The new 600-page giant by British writer Tim Lawrence examines the very unique NYC party scene and its cultural influence on the city in the early '80s.

Lawrence segregated the book into four chapters or parts, with each one describing one year in full detail through a collection of interviews with DJs, artists, event organizers, producers, musicians and dancers, as well as news pieces and features from local news magazines, illustrations, photos and stories. This book is about music, art, performance, video, film, sex, drugs, nightclubs, Paradise Garage, techno, house, disco, punk, hip-hop, cultural renaissance and much more! Read a snippet from the preface below to get an idea of what Life And Death On The New York Dance Floor is about.

"Negotiating disco’s recent collapse, rap’s battle to become more than a passing fad, and punk’s aesthetic exhaustion, New Yorkers were so unbothered about defining the culture they were bringing into existence it was left to the British to coin the names of mutant disco and electro, with postpunk popularized later. That left the period appearing to lack an identity as well as the kind of clean-cut generic innovation that can provide an easy anchor for chroniclers and readers alike, while its sandwiching between disco plus house and techno added to its antinarrative personality. When Chicago dj Frankie Knuckles argued that house music amounted to “disco’s revenge,” he inadvertently contributed to the idea that the music and culture of the early 1980s were only of passing consequence. This book aims to show how, at least in New York, revenge wasn’t even a conversation topic as the city’s party culture entered into what would turn out to be—at least at the time of writing— its most prolific phase."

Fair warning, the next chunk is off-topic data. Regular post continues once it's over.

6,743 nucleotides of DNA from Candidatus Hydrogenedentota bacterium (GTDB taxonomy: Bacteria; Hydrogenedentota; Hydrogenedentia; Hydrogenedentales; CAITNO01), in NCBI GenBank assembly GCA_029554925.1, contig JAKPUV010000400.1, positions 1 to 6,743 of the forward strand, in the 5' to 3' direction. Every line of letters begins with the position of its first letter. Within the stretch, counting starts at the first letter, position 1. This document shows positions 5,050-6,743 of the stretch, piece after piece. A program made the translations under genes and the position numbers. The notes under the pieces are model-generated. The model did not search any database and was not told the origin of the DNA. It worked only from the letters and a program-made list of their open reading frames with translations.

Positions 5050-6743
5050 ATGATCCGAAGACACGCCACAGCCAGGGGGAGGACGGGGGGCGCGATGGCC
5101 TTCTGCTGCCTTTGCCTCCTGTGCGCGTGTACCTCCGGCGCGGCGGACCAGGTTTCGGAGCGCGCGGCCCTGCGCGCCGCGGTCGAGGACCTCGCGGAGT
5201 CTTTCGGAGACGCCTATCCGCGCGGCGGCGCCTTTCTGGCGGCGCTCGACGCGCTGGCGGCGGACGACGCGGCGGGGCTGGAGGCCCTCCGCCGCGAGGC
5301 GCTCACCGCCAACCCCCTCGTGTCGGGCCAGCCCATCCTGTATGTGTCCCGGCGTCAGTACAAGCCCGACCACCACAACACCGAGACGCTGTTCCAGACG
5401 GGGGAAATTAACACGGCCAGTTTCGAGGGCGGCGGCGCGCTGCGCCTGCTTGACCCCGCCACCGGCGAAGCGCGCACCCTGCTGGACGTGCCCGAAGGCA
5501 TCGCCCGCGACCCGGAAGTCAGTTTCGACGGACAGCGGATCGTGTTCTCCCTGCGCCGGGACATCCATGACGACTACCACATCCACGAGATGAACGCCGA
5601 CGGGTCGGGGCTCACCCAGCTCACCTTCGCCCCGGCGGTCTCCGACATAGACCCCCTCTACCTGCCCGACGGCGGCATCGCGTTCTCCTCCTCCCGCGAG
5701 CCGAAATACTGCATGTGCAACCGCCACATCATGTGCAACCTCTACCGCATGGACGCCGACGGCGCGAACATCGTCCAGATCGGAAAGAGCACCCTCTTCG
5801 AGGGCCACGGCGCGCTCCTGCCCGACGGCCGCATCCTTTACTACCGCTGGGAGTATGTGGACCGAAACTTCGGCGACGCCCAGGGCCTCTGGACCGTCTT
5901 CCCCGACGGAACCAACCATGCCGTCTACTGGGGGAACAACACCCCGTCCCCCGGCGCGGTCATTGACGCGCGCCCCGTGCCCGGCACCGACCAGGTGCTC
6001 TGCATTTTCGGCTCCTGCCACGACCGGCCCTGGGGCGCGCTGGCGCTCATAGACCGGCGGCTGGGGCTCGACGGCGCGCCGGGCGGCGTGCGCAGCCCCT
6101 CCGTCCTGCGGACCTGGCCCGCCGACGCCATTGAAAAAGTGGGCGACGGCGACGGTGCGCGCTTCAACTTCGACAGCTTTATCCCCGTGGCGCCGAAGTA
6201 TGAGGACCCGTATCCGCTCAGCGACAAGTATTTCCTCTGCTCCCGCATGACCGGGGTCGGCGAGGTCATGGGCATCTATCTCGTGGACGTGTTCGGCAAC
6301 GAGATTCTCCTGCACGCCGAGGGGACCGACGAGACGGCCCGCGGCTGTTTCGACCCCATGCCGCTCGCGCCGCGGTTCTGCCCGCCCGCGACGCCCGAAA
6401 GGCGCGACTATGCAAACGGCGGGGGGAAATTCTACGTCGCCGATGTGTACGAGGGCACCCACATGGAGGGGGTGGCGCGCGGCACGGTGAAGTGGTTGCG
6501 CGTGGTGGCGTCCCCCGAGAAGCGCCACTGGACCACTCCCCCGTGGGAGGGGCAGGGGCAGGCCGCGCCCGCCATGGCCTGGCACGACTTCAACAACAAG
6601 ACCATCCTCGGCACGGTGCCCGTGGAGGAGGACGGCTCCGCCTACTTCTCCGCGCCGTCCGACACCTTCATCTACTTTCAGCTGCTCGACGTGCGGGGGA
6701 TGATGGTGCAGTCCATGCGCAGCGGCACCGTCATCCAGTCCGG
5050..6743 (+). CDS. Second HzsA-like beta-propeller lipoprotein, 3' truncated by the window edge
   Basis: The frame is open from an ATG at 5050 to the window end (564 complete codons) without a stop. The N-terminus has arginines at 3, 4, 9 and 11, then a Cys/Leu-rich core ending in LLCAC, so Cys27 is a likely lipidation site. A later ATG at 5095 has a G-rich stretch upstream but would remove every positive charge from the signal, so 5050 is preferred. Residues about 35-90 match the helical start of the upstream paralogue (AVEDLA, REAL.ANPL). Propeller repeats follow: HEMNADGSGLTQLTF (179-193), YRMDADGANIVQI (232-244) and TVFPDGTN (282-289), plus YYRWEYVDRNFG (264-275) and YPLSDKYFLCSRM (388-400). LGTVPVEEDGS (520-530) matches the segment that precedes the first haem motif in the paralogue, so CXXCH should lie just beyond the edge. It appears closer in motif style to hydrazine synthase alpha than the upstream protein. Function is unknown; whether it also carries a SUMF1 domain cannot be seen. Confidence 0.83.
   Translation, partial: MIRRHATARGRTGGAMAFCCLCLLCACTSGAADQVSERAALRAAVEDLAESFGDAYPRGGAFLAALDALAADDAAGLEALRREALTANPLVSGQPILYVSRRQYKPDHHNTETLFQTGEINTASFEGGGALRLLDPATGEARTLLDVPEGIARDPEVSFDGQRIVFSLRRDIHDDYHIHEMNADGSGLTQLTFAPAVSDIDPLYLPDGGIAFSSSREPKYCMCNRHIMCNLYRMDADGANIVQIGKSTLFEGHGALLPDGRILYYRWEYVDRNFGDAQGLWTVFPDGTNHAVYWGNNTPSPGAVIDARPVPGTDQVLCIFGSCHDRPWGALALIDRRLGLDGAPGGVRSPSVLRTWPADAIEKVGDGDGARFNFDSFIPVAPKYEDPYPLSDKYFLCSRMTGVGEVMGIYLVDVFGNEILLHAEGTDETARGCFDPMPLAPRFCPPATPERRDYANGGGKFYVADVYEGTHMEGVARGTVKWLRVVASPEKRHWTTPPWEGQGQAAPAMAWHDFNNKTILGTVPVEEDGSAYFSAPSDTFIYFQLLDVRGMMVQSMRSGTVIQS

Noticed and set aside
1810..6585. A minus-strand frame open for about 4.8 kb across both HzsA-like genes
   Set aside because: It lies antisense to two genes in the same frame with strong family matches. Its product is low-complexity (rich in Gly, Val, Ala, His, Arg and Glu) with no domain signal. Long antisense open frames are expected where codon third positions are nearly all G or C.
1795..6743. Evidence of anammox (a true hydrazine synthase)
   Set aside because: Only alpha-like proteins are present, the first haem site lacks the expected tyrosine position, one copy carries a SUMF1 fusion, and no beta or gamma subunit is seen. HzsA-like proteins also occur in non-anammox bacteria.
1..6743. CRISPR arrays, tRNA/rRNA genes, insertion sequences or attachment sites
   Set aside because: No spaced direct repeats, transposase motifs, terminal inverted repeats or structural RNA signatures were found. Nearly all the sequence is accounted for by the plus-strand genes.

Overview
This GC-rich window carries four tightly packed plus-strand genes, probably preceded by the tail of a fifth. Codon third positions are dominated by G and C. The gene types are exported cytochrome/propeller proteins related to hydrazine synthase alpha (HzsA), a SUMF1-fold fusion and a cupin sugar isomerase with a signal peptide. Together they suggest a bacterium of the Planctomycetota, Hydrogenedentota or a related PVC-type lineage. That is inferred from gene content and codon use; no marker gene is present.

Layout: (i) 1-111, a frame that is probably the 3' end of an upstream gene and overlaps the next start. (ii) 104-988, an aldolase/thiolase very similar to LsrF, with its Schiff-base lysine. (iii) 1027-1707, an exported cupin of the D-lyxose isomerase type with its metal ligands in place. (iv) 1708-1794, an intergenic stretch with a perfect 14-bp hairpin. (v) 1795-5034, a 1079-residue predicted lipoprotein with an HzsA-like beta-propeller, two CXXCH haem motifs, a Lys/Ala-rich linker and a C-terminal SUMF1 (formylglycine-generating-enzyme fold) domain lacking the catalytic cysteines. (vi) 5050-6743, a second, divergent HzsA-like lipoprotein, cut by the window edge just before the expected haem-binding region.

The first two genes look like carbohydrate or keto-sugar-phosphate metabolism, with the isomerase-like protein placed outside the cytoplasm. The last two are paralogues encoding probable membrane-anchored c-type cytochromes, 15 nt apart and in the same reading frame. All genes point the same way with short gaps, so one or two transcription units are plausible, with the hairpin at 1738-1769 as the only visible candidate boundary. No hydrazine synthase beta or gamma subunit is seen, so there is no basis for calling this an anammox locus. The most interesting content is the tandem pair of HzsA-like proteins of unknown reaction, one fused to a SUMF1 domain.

Read the full preface here.

Life And Death On The New York Dance Floor, 1980-83 will be published on September 30, 2016. Click here to order.

Tim Lawrence has previously released two other books: Love Saves The Day: A History Of American Dance Music Culture, 1970-79 (2004) and Hold On To Your Dreams: Arthur Russell And The Downtown Music Scene, 1973-92 (2009).

Via RA